Robert Brustein’s Exposed, a loosely based retelling of Molière’s comic masterpiece Tartuffe, with a scathing, ripped-from-the-headlines twist, is the current collaboration between two BU-affiliated theater entities. The play’s high-octane verbal sparring—by turns searing and hilarious—swirls around a charlatan televangelist named Dick Cockburn, whose name, as if it weren’t unfortunate enough, is insistently mispronounced. Those indulging or unmasking him include a rich power broker and his mother, his much younger, former chorus girl wife, his gay son, and his gorgeous daughter. Even God Himself makes a brief appearance, with musical accompaniment.
It’s a volatile mix that sheds light on contemporary American hypocrisy, venality, greed, and prejudice—subjects that the 88-year-old playwright says preoccupy him in a world he sees as topsy-turvy with zealotry and violence.
The founding director of Yale Repertory Theatre and Harvard’s American Repertory Theater (ART), Brustein is a noted critic, educator, and playwright. He says his satirical script and its unsparing look at contemporary wealth, politics, and evangelical fervor is likely to make audiences squirm with recognition. And that, he says, is a good thing.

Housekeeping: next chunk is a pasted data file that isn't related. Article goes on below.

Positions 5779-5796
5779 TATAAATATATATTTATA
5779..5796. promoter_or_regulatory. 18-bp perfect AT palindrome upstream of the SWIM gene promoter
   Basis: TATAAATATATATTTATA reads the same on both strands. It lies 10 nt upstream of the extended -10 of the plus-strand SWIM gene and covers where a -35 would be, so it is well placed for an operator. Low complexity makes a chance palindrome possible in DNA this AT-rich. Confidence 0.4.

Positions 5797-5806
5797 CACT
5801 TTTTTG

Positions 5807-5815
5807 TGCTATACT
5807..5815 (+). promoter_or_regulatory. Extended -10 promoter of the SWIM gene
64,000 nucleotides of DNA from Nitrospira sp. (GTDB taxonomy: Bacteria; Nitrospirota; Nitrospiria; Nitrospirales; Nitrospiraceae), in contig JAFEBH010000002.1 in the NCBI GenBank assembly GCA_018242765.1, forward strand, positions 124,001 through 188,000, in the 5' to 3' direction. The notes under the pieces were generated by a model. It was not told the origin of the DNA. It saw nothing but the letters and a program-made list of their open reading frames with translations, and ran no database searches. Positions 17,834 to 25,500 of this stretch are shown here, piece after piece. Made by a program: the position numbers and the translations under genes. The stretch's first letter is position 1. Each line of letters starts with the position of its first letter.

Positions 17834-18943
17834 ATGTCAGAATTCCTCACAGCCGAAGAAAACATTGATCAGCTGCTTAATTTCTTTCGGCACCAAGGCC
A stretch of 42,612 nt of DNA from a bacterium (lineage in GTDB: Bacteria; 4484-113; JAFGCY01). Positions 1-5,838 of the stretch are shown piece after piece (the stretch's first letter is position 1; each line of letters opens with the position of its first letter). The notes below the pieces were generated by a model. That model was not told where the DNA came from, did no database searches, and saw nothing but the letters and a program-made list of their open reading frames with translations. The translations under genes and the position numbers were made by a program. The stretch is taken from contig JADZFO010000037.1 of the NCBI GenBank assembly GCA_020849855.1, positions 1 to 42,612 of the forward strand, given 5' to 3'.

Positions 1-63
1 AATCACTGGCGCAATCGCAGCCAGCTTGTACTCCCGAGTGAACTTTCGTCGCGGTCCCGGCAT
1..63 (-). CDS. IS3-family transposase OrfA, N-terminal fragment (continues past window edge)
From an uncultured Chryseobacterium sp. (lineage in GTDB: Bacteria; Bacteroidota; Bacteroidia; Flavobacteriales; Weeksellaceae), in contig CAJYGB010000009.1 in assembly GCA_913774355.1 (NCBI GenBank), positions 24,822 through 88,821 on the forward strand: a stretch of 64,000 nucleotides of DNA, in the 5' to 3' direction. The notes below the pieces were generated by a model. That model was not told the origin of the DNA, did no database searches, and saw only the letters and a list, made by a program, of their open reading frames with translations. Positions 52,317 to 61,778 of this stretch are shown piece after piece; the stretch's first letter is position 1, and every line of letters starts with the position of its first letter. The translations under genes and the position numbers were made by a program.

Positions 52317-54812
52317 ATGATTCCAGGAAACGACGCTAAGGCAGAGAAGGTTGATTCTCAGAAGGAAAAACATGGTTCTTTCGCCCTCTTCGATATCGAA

Born in New York in 1927, Brustein was dean of the Yale School of Drama from 1966 to 1979, when he became a Harvard University professor of English. He taught there until 2002, and is now a senior research fellow at Harvard and Distinguished Scholar in Residence at Suffolk University. A living legend in the theater world, he has mentored generations of actors, including Meryl Streep and Tony Shalhoub. He was for 20 years director of the Loeb Drama Center, where he founded the ART Institute for Advanced Theatre Training at Harvard. He retired as artistic director in 2002 and is now founding director.